Apart from the loss of substantial amount of tooth structure, if the tooth has an immature apex, it is far more difficult to restore and revive. A conventional method of treating such cases with immature apices was calcium hydroxide apexification. However, problems associated with calcium hydroxide such as multiple visits treatment, reduced root strength, and incomplete hard-tissue barrier formation “Swiss cheese like” have resulted in unpredictable outcome.[9],[10],[11] Therefore, an improved and reliable version is the use of mineral trioxide aggregate (MTA) to form an apical barrier for the root canal filling.[12],[13]

This case report discusses the management of a fractured anterior tooth with an immature apex by rehabilitation of the apex with MTA apical plug and biological post for strength and stability of the core.

  Case Report Top

A young 19-year-old female patient reported to the clinic with the chief complaint of fractured upper front tooth. A past history revealed an accidental blow to the upper front tooth 8 years ago, followed by discoloration over the years and no history of pain. No systemic disease or any other significant medical history was reported by the patient or her parents. No symptoms of pain or swelling were recorded in the anterior region.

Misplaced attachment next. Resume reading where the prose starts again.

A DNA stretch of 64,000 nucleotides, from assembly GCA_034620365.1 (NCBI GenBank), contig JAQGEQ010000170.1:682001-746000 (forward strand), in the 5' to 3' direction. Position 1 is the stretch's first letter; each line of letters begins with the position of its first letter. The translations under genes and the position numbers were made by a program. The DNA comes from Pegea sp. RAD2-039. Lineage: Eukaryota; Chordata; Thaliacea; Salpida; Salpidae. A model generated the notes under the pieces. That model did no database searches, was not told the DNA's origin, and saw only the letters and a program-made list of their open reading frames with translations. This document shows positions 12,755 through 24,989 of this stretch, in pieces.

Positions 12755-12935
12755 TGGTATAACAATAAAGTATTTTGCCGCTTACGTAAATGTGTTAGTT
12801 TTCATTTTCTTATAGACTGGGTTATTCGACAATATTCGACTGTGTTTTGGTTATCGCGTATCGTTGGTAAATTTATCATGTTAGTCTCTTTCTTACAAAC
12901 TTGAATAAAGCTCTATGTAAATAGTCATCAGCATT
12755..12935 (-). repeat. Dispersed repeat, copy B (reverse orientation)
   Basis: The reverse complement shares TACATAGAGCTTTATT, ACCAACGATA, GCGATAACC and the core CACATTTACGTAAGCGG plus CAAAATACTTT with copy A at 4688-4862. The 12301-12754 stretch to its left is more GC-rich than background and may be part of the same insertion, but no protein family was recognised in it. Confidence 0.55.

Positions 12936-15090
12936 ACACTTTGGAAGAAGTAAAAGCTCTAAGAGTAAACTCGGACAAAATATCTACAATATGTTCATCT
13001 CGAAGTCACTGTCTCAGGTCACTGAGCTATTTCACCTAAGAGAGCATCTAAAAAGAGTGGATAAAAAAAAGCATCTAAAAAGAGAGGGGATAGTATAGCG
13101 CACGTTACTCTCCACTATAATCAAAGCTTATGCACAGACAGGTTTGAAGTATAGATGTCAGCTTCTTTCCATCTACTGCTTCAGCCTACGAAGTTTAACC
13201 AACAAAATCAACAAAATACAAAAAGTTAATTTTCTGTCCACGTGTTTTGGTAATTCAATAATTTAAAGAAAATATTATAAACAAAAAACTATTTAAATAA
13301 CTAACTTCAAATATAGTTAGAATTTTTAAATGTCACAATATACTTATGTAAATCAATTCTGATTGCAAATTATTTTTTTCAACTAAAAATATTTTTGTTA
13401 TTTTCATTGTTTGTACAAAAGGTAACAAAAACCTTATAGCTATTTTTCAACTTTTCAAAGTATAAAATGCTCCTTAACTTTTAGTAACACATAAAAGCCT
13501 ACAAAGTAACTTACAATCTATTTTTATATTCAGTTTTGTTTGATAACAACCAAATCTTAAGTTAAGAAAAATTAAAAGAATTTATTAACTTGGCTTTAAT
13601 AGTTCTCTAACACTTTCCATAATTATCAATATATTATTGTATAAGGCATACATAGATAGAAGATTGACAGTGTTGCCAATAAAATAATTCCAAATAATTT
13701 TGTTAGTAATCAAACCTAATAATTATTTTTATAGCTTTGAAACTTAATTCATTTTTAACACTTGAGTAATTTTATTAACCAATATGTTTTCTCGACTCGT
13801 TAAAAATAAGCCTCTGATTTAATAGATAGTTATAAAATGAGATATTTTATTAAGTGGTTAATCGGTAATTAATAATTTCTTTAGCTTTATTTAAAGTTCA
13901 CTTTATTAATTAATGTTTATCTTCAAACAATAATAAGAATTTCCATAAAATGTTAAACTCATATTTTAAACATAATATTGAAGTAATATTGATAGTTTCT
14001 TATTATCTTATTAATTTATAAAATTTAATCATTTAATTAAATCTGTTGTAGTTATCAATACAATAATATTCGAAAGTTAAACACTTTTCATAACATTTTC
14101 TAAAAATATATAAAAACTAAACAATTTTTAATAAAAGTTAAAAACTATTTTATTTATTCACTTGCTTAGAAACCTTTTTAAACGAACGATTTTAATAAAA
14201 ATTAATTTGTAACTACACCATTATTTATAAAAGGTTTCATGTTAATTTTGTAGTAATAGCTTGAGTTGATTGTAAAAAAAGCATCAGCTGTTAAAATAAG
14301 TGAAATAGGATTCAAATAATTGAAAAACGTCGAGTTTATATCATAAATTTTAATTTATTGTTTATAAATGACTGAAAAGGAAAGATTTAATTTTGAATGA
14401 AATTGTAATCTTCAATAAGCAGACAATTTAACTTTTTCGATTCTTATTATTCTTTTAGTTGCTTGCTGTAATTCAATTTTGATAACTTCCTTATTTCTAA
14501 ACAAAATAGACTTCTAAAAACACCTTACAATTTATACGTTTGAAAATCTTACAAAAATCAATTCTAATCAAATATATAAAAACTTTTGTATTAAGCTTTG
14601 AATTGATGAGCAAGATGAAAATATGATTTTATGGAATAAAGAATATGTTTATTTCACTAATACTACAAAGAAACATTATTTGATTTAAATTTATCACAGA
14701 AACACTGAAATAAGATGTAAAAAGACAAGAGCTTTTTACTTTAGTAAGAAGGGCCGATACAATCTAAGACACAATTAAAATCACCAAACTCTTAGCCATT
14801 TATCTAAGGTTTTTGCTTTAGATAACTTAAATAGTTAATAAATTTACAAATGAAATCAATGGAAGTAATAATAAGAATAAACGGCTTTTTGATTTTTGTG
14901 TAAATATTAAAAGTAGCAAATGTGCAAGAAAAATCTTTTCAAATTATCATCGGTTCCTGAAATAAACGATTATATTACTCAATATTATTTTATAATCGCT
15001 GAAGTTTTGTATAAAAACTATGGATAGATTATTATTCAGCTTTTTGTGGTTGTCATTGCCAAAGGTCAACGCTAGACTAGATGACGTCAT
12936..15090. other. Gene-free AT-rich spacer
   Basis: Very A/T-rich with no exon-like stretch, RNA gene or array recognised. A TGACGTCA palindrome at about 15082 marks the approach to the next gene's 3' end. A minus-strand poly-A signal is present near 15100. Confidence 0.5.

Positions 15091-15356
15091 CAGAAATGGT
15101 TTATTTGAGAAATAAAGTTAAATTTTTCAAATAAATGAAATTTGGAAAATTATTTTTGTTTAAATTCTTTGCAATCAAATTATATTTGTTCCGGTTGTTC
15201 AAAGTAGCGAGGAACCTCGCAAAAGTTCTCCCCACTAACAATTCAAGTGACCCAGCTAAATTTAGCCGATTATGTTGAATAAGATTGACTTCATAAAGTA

Intraoral examination revealed a fractured anterior tooth with loss of more than half of the tooth structure with respect to the right maxillary central incisor and the remaining tooth structure was discolored [Figure 1]a. No intraoral draining sinus or swelling was present on the labial or palatal aspect. The fractured tooth was firm with no signs of tenderness on percussion, and mobility was in normal physiological limits. All other maxillary and mandibular anterior teeth were normal with no signs of trauma or fracture. Generalized spacing was present in the anterior region.